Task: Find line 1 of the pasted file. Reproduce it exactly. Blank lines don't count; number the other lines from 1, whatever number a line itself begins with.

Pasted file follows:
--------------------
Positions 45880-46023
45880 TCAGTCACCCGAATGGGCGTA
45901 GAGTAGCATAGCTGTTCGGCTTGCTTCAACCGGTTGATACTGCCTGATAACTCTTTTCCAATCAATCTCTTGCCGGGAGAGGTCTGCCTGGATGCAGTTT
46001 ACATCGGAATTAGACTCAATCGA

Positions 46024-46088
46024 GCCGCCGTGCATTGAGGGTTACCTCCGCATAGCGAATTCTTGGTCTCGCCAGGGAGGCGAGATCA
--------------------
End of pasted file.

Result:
Positions 45880-46023